Background: Although neoadjuvant radiotherapy may improve local control of rectal cancer, its clinical value requires further evaluation as a result of potential side effects and advances in surgical technique. A meta-analysis was performed to assess effectiveness and safety of neoadjuvant radiotherapy in the management of rectal cancer.
Methods: The following databases were searched: the Cochrane Library, Biosis, Web of Science, Embase, ASCO Abstracts and WHO International Clinical Trials Registry Platform. Randomized controlled trials on the following comparisons were included: (1) neoadjuvant therapy versus surgery alone and (2) neoadjuvant chemoradiotherapy versus neoadjuvant radiotherapy.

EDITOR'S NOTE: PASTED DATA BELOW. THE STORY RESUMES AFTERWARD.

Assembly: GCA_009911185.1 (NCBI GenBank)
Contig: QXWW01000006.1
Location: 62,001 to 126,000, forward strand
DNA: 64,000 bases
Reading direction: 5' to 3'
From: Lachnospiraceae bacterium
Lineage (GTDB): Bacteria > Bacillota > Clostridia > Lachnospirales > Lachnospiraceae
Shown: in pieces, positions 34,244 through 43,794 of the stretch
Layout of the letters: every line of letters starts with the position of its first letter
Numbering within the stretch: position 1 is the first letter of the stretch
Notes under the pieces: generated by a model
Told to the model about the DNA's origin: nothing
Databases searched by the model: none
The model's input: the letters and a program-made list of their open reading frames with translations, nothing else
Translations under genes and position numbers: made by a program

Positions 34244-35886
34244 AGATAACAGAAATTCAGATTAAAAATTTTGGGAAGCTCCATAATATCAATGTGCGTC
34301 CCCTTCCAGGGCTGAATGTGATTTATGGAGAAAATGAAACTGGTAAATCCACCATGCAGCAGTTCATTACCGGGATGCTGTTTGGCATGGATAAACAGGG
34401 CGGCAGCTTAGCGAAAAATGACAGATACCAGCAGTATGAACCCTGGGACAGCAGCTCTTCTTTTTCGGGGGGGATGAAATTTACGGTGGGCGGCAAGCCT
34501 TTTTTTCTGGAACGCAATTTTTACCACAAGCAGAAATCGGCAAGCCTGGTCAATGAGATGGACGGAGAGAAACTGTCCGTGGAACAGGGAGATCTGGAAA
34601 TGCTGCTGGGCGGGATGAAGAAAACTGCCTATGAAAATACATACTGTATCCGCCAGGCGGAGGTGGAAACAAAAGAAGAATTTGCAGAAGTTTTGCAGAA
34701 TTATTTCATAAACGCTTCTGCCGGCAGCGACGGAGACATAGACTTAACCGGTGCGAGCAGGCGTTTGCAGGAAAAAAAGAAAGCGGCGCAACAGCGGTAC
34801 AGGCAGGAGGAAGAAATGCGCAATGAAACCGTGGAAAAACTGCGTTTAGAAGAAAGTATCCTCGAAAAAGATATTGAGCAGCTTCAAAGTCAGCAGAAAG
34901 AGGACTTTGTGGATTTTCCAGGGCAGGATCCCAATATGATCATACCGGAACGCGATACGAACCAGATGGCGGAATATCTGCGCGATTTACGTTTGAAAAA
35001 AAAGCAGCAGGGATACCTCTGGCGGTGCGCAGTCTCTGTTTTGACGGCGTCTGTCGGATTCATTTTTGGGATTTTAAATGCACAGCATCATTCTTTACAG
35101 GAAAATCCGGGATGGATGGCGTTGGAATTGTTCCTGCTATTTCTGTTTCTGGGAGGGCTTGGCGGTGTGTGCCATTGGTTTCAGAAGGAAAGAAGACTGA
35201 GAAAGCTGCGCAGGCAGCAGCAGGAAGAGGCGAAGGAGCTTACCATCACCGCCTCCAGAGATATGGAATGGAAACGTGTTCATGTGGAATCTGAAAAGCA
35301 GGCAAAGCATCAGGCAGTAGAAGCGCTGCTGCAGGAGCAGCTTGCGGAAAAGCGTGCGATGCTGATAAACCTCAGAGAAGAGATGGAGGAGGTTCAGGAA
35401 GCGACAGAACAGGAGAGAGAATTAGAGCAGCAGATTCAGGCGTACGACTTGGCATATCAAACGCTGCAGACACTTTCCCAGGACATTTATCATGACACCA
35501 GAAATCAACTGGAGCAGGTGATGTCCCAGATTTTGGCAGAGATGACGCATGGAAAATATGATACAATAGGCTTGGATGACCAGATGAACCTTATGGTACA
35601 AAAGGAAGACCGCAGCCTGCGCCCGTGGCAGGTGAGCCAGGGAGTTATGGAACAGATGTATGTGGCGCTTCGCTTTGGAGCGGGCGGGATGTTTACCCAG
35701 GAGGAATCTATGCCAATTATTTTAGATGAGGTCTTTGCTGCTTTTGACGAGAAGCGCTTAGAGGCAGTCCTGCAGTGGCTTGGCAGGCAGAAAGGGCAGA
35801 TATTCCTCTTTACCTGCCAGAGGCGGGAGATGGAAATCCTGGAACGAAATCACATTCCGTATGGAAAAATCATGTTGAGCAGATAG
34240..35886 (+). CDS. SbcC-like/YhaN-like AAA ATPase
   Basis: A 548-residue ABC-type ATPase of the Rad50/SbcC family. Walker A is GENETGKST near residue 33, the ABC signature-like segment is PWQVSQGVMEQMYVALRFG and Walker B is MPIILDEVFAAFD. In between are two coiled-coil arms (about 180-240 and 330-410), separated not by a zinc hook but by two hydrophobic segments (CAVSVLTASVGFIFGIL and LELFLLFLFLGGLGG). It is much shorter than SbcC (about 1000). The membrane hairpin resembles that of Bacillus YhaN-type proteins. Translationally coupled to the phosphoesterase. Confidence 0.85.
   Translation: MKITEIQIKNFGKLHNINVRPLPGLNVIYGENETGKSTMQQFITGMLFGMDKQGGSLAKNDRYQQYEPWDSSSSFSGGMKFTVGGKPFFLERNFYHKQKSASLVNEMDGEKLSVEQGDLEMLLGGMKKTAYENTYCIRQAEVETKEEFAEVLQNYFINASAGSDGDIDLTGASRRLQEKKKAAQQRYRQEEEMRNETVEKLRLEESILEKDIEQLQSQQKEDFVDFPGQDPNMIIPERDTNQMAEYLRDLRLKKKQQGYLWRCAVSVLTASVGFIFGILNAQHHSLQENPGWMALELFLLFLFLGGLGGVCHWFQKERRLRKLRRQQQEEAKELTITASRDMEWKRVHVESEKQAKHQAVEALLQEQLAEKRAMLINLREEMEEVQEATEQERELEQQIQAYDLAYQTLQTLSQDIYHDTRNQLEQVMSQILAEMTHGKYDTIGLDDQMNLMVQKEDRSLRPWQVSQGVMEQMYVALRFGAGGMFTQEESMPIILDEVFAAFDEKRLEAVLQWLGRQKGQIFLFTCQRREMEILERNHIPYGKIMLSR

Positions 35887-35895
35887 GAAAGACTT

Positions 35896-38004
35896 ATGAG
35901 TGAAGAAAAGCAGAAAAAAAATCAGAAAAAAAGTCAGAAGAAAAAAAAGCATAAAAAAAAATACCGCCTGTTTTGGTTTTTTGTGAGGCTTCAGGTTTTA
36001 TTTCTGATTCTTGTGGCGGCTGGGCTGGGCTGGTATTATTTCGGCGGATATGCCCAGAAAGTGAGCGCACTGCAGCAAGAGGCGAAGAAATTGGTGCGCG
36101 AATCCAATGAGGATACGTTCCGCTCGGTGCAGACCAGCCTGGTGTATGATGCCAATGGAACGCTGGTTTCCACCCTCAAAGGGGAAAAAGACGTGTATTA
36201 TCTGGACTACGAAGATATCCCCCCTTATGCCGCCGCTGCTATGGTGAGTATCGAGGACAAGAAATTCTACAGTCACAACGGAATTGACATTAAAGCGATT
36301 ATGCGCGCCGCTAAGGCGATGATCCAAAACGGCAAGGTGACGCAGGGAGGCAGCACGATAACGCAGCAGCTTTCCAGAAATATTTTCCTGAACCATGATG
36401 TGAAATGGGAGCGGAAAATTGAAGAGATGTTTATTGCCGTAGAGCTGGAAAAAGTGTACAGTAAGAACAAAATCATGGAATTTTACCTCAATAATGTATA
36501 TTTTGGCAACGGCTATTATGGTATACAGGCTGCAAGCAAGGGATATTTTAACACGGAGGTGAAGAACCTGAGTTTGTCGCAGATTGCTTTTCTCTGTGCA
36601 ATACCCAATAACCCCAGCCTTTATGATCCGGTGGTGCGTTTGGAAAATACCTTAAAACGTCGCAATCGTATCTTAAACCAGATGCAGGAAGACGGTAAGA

Results: We identified 17 and 5 relevant trials that enrolled 8,568 and 2,393 patients, respectively. Neoadjuvant radiotherapy improved local control (hazard ratio 0.59; 95 % confidence interval 0.48-0.72) compared to surgery alone even after total mesorectal excision, whereas its benefit in overall survival just failed to reach statistical significance (0.93; 0.85-1.00). However, it was associated with increased perioperative mortality (1.48; 1.08-2.03), in particular if a dose of 5 Gy per fraction was administered (1.85; 1.23-2.78). Chemoradiotherapy improved local control as opposed to radiotherapy (0.53; 0.39-0.72), with no impact on perioperative outcome and long-term survival.
Conclusions: Neoadjuvant radiotherapy improves local control in patients with rectal cancer, particularly when chemoradiotherapy is administered. The question if the use of more effective chemotherapy protocols improves overall survival warrants further investigation.